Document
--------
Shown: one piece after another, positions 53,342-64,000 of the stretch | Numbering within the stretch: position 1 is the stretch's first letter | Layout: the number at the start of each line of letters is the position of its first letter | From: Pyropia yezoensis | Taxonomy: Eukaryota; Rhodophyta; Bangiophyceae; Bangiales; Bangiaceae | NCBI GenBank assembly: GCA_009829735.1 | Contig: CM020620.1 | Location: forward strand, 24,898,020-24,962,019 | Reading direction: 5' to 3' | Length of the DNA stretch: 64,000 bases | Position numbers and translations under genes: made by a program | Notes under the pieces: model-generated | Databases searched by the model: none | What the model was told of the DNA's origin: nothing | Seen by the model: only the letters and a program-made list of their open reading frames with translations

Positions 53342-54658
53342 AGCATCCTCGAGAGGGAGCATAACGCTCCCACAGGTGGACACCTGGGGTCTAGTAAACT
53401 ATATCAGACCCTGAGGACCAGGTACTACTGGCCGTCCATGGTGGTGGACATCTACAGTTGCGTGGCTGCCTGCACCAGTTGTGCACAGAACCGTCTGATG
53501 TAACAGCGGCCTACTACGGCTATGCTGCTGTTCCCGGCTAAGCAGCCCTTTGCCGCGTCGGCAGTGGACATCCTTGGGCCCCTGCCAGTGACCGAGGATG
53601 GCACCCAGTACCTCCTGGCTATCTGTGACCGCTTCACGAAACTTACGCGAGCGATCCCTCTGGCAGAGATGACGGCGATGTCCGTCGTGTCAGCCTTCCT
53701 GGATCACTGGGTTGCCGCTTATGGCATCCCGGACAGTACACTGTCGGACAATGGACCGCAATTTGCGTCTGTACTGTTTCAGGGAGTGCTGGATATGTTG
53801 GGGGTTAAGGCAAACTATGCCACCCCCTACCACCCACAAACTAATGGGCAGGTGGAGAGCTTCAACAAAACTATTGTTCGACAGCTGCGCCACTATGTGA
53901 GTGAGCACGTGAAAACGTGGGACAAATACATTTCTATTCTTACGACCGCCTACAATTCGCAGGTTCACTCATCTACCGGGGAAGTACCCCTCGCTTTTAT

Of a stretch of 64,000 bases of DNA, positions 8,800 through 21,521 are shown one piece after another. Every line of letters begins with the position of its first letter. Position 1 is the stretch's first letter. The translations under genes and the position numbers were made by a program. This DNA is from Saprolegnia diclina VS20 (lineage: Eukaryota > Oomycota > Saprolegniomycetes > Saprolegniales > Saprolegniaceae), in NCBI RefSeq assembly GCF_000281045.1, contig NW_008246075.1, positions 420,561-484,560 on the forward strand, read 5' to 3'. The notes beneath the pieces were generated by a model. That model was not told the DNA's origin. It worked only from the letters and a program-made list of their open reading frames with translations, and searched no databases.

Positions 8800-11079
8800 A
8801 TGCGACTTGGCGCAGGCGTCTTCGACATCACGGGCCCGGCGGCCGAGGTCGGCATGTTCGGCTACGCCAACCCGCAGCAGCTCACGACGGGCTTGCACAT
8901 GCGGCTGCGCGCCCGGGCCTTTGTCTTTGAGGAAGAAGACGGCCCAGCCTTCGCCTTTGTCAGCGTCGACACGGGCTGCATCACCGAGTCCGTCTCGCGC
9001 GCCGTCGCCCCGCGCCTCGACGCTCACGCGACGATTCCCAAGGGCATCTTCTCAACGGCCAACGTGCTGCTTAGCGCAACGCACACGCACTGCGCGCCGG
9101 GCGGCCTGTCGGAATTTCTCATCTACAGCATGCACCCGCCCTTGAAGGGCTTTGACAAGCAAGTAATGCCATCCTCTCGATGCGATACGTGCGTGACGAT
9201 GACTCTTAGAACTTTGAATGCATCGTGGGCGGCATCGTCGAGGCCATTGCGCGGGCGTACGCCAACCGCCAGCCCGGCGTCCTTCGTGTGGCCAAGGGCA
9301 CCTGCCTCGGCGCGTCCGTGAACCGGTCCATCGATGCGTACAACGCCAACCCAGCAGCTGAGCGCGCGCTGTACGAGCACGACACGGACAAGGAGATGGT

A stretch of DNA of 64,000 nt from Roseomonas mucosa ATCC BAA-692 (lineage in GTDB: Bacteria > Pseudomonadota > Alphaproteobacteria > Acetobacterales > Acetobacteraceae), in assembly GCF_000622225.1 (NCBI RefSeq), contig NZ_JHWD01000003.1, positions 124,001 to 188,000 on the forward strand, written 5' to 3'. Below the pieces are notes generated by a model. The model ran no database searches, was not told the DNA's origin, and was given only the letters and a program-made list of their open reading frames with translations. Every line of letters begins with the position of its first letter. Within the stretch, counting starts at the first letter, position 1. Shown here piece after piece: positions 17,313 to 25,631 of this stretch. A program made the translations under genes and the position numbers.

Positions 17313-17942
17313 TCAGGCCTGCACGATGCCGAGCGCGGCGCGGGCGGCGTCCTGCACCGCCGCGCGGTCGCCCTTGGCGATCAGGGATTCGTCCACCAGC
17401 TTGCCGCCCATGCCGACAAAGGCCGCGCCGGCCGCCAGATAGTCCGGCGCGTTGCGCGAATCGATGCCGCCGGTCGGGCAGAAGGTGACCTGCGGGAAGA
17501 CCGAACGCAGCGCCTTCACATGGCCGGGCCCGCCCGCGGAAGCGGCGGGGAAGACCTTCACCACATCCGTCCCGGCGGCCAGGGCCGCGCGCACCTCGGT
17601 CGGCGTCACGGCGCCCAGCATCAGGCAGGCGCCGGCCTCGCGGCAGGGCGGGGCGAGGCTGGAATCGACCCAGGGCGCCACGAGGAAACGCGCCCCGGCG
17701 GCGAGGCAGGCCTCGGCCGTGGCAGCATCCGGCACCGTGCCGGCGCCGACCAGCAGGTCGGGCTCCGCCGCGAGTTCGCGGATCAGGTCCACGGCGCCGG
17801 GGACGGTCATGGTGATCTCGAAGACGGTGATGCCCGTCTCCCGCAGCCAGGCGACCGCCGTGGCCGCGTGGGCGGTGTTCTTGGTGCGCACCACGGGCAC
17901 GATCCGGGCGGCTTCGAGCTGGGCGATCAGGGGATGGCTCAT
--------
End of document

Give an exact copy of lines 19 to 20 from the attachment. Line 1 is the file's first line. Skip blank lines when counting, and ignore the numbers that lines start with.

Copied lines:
A stretch of DNA of 64,000 nt from Roseomonas mucosa ATCC BAA-692 (lineage in GTDB: Bacteria > Pseudomonadota > Alphaproteobacteria > Acetobacterales > Acetobacteraceae), in assembly GCF_000622225.1 (NCBI RefSeq), contig NZ_JHWD01000003.1, positions 124,001 to 188,000 on the forward strand, written 5' to 3'. Below the pieces are notes generated by a model. The model ran no database searches, was not told the DNA's origin, and was given only the letters and a program-made list of their open reading frames with translations. Every line of letters begins with the position of its first letter. Within the stretch, counting starts at the first letter, position 1. Shown here piece after piece: positions 17,313 to 25,631 of this stretch. A program made the translations under genes and the position numbers.

Positions 17313-17942